Sunday, December 2, 2012

Beaver Wars

English: An Iroquois longhouse.
English: An Iroquois longhouse. (Photo credit: Wikipedia)


The Iroquois lived in the area that had the St. Lawrence as its northern
From there they spread south throughout what we would

identify today as New England.

Although not exactly happy with the arrival of smelly, hairy white people
they took advantage of the opportunity to obtain the interesting new

goods that the fur trade brought them.

Unfortunately the smelly, hairy people also brought guns which the
Iroquois quickly learned  to use and soon beavers were in short supply.

So the Iroquois started to look north at land along the
St. Lawrence River where their traditional enemy the

Huron tribe lived.

The Hurons were, if you remember, allied with the French.

They were also vulnerable because in 1639 a small pox epidemic
had killed at least half of them.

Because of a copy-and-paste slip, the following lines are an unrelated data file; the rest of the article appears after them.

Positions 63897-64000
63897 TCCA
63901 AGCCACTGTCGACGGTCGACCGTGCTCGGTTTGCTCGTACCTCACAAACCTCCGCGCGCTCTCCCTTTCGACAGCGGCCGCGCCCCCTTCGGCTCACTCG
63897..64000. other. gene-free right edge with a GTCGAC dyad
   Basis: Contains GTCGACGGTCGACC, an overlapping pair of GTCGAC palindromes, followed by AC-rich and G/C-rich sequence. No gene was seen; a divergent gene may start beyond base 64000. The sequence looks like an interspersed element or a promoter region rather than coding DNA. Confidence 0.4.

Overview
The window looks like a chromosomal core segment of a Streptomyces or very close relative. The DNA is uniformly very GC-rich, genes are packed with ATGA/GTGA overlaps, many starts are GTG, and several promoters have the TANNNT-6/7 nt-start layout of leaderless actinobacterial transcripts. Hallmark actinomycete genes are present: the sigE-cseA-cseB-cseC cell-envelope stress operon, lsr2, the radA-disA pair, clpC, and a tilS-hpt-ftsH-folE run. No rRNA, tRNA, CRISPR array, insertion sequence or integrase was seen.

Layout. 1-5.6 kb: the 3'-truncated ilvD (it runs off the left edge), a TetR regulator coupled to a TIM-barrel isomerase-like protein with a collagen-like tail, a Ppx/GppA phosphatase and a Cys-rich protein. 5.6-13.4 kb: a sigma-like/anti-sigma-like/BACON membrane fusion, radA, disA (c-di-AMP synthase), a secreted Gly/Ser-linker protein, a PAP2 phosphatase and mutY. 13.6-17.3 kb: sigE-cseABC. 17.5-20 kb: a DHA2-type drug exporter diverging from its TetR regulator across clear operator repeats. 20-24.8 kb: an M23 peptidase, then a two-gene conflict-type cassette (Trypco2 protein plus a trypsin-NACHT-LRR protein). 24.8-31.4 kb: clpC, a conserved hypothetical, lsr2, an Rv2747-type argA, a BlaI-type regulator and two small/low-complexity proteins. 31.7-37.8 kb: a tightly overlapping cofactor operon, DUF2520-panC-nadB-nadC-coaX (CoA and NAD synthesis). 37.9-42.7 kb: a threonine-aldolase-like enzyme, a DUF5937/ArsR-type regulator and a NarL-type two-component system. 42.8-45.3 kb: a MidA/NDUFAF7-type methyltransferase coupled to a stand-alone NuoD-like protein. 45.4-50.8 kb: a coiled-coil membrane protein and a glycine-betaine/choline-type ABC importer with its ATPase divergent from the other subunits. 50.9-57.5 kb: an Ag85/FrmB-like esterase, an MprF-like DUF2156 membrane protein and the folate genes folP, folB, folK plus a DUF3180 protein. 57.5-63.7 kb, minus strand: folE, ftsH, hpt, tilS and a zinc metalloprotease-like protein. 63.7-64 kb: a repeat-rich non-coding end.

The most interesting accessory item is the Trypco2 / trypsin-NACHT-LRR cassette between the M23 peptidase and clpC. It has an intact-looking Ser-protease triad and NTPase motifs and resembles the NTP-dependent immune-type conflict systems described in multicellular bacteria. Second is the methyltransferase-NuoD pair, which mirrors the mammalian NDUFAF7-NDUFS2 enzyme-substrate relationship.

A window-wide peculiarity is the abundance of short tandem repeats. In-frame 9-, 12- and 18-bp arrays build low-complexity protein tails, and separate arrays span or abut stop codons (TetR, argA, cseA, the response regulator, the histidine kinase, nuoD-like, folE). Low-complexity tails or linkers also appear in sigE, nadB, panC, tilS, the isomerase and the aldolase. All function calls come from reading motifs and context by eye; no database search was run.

And pretty much the rest of them were gone after the Mohawk and other

Iroquois tribes got through with them.

Leery of the Iroquois, the French then started doing business with the

Algonquian speaking tribes - the Cree, the Mi'kmaq, etc. 

Fearful for their own survival and angry at the loss of this potential market
the Iroquois started to attack the French settlers.

This is the time of the horrific Indian raids which included scalping and killing
the men and carrying off the women and children.

Things got so bad that eventually the King of France sent in the troops
and the Iroquois decided to negotiate a peace.

And that is where we are as the 17th century ends.

The English* are in New England, the French are in New France
and the Iroquois are in the land between them.


Like this is going to last.



New England was settled mostly by Puritans and Pilgrims who left England after the English civil war in order to find a safe place to practise their faith.


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